Fifteen Warning Signs of Workers' Comp Fraud
Workers' compensation fraud costs the insurance industry roughly $5 billion each year, according to estimates by the National Insurance Crime Bureau. And depending on whom you ask, fraud accounts for as much as 10% of the costs of all workers' comp claims.
This type of fraud is typically associated with malingering employees who fake injuries in order to collect compensation and some paid vacation time.
In tougher economic times, particularly as lay-offs mount, some experts think there is an increased exposure for employees to claim a work-related injury for a variety of manufactured reasons, such as for an injury that occurred on personal time.
Anytime you feel you have a suspicious claim on your hands, look for these tell-tale signs of potentially fraudulent claims. Usually one of these items alone is not enough to point to fraud, but if you have two or more of them, it could suggest a problem.
1. Late reporting. If you have an employee who suffers a legitimate on-the-job injury, they will generally report it right away. Late reporting may not always be indicative of a fraudulent claim, though, because sometimes the true effects of an injury may not be known until the following day.
2. The Monday morning claim. If the injury allegedly occurred on Friday, usually late in the day, but did not get reported until Monday, there is reason to suspect there might be a little more going on than meets the eye. The logic is that the employee likely suffered an injury over the weekend and does not want to pay for it themselves if they lack health coverage, or if they don't want to foot the bill even for their coverage deductible.
3. Lack of witnesses. Often your employees won't be working in a solitary environment and there ought to be somebody on your staff who witnessed the accident. Still, not every claim has a witness and this should not be used solely to determine fraud.
4. Sketchy details or conflicting descriptions. Most claimants can recall the details of their injury. If the claimant seems to be fuzzy on the details and gives vague responses to questions, it could be a warning sign.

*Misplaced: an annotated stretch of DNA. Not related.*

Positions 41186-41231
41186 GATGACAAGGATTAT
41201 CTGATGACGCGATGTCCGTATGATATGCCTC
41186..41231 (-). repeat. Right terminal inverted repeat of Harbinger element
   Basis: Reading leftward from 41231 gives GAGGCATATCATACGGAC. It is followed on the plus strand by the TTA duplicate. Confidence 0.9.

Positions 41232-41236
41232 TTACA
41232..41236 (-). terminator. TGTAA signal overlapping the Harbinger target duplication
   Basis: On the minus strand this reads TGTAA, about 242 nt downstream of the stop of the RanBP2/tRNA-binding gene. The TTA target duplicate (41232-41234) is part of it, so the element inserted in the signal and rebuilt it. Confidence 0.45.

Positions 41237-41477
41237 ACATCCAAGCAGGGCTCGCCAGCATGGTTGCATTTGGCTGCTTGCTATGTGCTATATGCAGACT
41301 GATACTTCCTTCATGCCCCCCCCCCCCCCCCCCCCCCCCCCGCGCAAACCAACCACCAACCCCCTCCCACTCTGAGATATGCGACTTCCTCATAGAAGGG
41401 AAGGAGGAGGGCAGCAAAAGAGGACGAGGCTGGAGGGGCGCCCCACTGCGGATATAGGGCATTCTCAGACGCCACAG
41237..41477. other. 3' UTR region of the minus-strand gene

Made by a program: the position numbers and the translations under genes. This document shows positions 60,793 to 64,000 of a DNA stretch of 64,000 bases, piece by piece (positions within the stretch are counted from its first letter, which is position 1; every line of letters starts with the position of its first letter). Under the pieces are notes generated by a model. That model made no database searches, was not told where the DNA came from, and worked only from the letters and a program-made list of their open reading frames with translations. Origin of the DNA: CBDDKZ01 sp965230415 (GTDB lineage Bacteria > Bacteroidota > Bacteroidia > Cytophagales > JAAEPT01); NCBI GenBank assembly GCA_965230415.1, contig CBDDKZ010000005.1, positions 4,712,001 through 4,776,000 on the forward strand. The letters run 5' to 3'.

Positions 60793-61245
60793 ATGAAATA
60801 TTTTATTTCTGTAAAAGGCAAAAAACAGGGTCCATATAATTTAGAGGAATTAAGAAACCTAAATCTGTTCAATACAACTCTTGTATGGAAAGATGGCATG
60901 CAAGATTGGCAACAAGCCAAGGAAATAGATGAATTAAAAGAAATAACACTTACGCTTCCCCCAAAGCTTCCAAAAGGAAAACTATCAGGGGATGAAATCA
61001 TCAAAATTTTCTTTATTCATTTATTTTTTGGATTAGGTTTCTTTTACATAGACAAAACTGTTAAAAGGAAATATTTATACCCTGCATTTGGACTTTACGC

Also, if the employee's description of the accident conflicts with the medical history or First Report of Injury, there may be a problem. This could arise if, upon further investigation, the employee keeps changing the story and adding or removing pertinent information - a good reason to suspect it to be a fraudulent workers' compensation claim.
5. Disgruntled employee. A disgruntled employee is more likely to place fraudulent claims than an employee with high job satisfaction.
6. Financial hardship at home. Workers' compensation benefits are sometimes seen as a way out of a tight financial situation at home. Although temporary disability benefits are lower than normal working wages, the worker could use the time to "double dip," that is, take on extra work when they are supposed to be at home recovering from the alleged injury.
7. Hard to reach. This ties in with number 6. If this occurs every time the claimant is called, there is a possibility of fraud.
8. Misses medical appointments. If an employee is truly injured, they want to get better and will make sure to go to all medical appointments. Missing appointments is another reason to suspect fraud.
9. Engaged in activities not consistent with the injury. If your employee reported a back injury and other employees find that he is playing softball on the weekends or renovating his yard, there is good reason to suspect fraud.
10. Employment change. The employee reports the injury right before or after being laid off, near the end of a contract job or near the end of seasonal work.
11. Post-termination claims. If an employee files a claim after being laid off or fired, red flags should pop up.
12. Frequent moves and changes. The claimant has a history of frequently changing physicians, addresses and places of employment.
13. History of claims. If the claimant has filed suspicious or litigated claims in the past, they could be a person who feeds off the system.
14. Employee refuses treatment. There should be no reason that a legitimately injured worker refuses a diagnostic procedure to confirm the nature or extent of an injury.
15. Rigorous hobby. If the injured worker has a pastime that could cause an injury similar to the alleged work injury, the claim could warrant further investigation.
Remember, if you suspect fraud, you should talk to your broker or the insurance company claims representative to alert them. All insurance companies are required to have special investigation units that look into claims fraud. It benefits both you the employer and the insurer if the insurance company investigates and ferrets out a fraudulent claim.
If the insurer suspects fraud, they can reject the claim and report their suspicions to the local district attorney's office and the Department of Insurance.
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